Why Luca di Montezemolo’s ideas may not be farfetched

Like Eddie Jordan recently, Luca di Montezemolo, the president of Ferrari, is another personality within the Formula 1 paddock who likes to make suggestions that generate a lot of discussion. Today, he has made a few statements on the subject of broadcasting, believing that races should be shortened and that the time of races in Europe should be changed to bring in a bigger audience.

This is not the first time Montezemolo has made statements that tend to raise eyebrows, I’m sure readers of this blog may remember statements from Montzemolo in the past concerning teams running three cars, a completely mad idea in my opinion as that just shrinks the opportunities out there for smaller teams.

Regarding the statements Montezemolo has made today, I don’t think they are as farfetched as first thought – one I agree with, and one I completely disagree with. Commenting on the length of the races, Montezemolo says that the length is “too long for young people”. I don’t quite see this argument, myself, and actually see it as dumbing down if races were introduced, or if we moved ‘the show’ to two shorter races, more akin to GP2 and GP3. Formula 1 has tradionally been about one race per weekend, to have anything other than that just shouts out gimmicky to me and unnecessary. Are we going to suddenly change football lengths to 30 minutes in three halves because young people don’t have a long enough attention span? I mean, just focussing on the attention span for a second, outside of sport are we going to argue that an exam at school of two hours long must have a 15 minute gap in the middle otherwise they will lose concentration? Personally, and I’ve been watching Formula 1 since I was seven, I’ve found the length just fine. It is not too long, but there is enough action to keep me focussed. The length of the races might have been perceived as a problem in the mid 2000’s when there was more action off the track compared to on it, but nowadays with DRS, Pirelli and KERS, the length is fine. You could argue “BTCC has three races a day, so why doesn’t F1 have two?”. I guess that is an interesting argument to go down, but the BTCC event programme has a lot more races on a typical day than Formula 1. Formula 1 has F1, GP2, GP3 and Porsche Supercup, whereas a typical BTCC event programme has BTCC, Clio Cup, Carrera Cup, Ginettta Juniors and Ginetta Supercup.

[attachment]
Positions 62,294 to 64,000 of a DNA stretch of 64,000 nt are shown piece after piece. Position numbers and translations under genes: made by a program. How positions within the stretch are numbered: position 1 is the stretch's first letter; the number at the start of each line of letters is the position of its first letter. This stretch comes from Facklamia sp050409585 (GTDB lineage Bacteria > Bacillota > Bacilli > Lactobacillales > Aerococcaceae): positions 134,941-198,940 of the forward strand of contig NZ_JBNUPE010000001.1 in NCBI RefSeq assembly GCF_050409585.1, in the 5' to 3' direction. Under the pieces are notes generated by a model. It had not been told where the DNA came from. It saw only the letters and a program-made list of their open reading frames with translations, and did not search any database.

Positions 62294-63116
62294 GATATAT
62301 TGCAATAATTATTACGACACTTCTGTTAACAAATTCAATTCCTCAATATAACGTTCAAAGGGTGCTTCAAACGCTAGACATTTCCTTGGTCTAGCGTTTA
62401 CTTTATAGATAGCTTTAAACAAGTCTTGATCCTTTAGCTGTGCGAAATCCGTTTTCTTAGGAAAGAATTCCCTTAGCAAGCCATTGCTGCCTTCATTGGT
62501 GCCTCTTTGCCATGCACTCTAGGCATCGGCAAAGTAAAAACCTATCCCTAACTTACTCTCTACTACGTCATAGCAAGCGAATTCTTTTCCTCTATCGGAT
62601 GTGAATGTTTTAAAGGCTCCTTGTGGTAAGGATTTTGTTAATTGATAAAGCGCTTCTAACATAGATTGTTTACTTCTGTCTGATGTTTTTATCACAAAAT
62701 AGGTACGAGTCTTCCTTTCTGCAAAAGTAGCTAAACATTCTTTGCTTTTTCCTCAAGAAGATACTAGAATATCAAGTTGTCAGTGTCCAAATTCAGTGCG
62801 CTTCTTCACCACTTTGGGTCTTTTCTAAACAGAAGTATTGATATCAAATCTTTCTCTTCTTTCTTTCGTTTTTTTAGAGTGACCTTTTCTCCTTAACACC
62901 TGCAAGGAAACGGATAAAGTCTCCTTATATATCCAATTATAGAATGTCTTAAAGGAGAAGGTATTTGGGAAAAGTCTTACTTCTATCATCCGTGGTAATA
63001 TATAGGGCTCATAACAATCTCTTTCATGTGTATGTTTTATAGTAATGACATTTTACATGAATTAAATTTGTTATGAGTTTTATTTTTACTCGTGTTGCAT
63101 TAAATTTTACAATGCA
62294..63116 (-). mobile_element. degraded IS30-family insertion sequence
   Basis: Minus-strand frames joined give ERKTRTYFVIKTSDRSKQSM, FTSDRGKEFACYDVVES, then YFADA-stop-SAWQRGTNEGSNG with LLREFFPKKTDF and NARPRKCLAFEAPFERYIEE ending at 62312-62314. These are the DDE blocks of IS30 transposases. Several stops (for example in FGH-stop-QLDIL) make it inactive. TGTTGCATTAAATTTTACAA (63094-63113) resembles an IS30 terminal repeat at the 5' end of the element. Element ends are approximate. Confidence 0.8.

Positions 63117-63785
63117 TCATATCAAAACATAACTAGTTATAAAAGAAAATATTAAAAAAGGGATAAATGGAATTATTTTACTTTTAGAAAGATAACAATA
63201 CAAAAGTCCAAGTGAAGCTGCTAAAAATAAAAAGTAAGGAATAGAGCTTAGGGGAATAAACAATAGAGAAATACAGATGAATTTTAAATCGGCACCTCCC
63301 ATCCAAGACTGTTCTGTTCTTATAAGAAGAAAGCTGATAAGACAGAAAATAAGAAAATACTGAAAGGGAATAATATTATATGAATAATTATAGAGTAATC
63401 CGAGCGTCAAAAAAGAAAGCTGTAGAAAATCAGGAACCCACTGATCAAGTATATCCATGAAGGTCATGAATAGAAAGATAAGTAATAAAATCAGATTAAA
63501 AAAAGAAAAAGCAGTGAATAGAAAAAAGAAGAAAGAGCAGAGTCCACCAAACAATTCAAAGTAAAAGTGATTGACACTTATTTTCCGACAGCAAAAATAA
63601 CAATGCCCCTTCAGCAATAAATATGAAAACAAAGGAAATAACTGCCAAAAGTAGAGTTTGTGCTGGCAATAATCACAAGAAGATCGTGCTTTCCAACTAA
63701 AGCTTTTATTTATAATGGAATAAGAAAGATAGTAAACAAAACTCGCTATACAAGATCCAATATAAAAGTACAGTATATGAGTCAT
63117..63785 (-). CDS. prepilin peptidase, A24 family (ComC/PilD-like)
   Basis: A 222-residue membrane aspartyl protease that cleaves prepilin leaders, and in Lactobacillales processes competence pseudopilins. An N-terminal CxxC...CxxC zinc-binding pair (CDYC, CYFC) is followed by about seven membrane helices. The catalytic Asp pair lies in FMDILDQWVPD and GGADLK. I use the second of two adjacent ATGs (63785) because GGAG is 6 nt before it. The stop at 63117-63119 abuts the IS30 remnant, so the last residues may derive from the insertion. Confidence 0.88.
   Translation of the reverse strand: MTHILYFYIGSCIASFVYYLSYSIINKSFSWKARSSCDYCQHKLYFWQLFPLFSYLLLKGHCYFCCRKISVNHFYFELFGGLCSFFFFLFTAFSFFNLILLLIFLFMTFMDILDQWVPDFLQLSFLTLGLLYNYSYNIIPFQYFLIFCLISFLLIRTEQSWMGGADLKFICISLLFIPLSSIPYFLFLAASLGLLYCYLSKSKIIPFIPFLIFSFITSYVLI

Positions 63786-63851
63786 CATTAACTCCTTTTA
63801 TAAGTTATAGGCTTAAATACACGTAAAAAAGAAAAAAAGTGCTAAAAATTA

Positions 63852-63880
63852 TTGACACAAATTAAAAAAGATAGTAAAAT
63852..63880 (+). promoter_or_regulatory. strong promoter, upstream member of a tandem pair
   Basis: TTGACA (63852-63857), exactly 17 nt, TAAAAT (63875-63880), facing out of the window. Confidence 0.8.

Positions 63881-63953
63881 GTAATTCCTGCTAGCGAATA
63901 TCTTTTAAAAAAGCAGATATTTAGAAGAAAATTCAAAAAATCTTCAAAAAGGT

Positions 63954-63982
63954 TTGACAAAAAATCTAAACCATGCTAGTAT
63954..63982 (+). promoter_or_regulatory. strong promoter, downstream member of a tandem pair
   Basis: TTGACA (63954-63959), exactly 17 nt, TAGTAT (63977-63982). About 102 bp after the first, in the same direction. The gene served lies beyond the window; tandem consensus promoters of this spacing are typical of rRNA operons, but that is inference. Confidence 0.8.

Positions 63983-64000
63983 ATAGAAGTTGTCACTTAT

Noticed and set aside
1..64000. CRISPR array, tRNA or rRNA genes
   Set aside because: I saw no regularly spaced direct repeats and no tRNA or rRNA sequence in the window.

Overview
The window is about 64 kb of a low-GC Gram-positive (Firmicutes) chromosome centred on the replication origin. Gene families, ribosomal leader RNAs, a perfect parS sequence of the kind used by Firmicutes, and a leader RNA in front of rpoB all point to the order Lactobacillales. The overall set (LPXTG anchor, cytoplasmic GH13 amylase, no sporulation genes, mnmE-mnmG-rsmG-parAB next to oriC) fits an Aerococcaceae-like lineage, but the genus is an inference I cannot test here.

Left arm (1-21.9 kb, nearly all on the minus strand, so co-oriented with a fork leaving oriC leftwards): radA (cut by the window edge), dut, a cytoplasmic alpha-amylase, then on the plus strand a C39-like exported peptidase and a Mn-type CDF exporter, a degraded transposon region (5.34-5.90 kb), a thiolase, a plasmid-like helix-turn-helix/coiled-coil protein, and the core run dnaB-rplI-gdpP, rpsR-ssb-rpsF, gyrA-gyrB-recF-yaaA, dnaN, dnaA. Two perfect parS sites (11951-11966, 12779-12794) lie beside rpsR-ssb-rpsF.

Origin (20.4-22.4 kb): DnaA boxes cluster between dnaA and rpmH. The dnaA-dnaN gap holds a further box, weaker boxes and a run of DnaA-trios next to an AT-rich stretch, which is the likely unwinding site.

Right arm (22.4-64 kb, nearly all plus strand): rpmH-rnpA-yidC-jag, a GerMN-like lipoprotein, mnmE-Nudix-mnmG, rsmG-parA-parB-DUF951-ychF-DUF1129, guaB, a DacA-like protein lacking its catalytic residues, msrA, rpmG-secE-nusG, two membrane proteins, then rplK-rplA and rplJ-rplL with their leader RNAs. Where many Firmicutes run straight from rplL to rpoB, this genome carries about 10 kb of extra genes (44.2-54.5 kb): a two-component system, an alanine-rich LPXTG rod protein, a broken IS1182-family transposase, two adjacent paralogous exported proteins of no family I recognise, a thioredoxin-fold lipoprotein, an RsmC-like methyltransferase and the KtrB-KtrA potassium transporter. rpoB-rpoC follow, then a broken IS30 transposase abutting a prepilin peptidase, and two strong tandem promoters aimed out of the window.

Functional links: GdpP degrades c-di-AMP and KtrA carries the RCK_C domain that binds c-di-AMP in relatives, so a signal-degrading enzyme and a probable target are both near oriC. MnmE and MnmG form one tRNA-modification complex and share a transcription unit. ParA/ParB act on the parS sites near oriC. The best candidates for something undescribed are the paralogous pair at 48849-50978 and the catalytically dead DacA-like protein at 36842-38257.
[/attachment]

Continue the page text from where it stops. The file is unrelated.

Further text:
Bringing the viewing figures perspective into it, and it is difficult to analyse whether Formula 1 would benefit from having two races. How would it be tailored on television? Obviously Sky would screen it all, but would you get a situation where BBC screen one race live and another before the second race if one race is perceived more important than the other, or in a more valuable television slot? If both races were ‘wrapped around’ something else, what would the ‘something else’ be? I say above it is difficult to analyse viewing figures in this case, the trends I tend to see looking at the breakdowns is that the audience can decrease slightly after the first 10 minutes before rising before the end, but not every breakdown of the viewing figures is the same, for example a breakdown where you have British drivers leading at the front differs massively to one where Button and Hamilton go out at the first bend, for example. Personally, I just don’t want to see the pinnicle of motor sport bastardised to suit a small proportion of the audience, but that’s just me. Looking at a demographic breakdown of last year’s Canadian Grand Prix, 6 percent of the audience came from the 4 to 15 demographic, while 20 percent came from the 16 to 34 age demographic.